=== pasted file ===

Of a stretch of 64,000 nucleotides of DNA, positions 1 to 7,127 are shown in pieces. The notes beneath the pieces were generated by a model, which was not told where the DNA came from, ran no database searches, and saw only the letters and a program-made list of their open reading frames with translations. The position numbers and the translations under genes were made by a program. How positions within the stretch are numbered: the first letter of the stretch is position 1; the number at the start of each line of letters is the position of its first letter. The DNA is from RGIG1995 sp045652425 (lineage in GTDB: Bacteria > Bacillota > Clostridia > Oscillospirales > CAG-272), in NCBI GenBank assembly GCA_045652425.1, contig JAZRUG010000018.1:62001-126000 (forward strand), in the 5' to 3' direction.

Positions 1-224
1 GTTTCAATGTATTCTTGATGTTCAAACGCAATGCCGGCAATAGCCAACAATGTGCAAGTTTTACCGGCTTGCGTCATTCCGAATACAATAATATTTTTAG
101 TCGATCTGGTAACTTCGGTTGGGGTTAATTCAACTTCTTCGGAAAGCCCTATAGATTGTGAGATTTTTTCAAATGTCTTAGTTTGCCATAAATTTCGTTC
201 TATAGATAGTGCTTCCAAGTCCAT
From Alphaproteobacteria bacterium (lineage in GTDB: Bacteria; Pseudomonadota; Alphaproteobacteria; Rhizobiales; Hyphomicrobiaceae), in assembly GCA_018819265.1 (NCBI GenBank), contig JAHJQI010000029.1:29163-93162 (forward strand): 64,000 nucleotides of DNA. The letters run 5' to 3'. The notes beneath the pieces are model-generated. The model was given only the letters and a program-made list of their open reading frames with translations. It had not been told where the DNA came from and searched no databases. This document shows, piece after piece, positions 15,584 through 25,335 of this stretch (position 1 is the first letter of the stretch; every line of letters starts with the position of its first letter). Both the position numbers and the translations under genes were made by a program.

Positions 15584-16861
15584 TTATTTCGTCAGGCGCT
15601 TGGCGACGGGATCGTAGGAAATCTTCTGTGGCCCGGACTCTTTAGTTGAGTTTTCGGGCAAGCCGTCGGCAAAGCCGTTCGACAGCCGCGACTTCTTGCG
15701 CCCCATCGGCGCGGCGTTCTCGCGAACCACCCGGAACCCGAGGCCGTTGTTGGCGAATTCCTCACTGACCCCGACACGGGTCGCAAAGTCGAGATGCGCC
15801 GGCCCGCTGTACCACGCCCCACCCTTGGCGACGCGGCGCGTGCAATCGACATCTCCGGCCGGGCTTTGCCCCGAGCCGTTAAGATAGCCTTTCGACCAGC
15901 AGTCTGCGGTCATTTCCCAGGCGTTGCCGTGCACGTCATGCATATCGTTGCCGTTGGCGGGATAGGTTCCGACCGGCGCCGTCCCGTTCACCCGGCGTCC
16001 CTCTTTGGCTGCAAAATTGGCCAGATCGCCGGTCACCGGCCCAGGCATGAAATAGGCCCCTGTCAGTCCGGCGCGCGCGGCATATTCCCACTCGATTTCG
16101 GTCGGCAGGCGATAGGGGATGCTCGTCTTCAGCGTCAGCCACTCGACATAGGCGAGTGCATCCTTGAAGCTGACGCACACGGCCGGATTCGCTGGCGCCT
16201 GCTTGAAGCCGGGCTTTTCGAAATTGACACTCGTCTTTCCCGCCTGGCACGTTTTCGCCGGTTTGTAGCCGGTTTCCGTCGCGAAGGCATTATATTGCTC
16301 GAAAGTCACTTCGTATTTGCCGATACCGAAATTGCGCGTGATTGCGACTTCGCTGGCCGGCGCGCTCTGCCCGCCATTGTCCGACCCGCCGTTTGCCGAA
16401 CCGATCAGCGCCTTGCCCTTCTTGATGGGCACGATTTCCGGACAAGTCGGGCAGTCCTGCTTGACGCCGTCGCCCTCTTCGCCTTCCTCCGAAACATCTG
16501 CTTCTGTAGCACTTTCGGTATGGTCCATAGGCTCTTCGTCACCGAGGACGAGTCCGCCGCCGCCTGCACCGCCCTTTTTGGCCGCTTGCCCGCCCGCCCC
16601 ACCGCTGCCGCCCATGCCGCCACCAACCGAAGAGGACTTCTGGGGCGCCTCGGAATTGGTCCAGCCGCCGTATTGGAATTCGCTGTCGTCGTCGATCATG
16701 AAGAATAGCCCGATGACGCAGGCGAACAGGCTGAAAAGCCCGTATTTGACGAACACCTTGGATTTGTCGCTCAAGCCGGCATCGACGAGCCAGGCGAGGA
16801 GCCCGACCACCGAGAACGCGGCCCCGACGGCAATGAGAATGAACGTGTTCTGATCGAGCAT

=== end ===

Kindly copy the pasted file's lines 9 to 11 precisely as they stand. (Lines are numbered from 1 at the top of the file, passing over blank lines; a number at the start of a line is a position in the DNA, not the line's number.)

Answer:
15601 TGGCGACGGGATCGTAGGAAATCTTCTGTGGCCCGGACTCTTTAGTTGAGTTTTCGGGCAAGCCGTCGGCAAAGCCGTTCGACAGCCGCGACTTCTTGCG
15701 CCCCATCGGCGCGGCGTTCTCGCGAACCACCCGGAACCCGAGGCCGTTGTTGGCGAATTCCTCACTGACCCCGACACGGGTCGCAAAGTCGAGATGCGCC
15801 GGCCCGCTGTACCACGCCCCACCCTTGGCGACGCGGCGCGTGCAATCGACATCTCCGGCCGGGCTTTGCCCCGAGCCGTTAAGATAGCCTTTCGACCAGC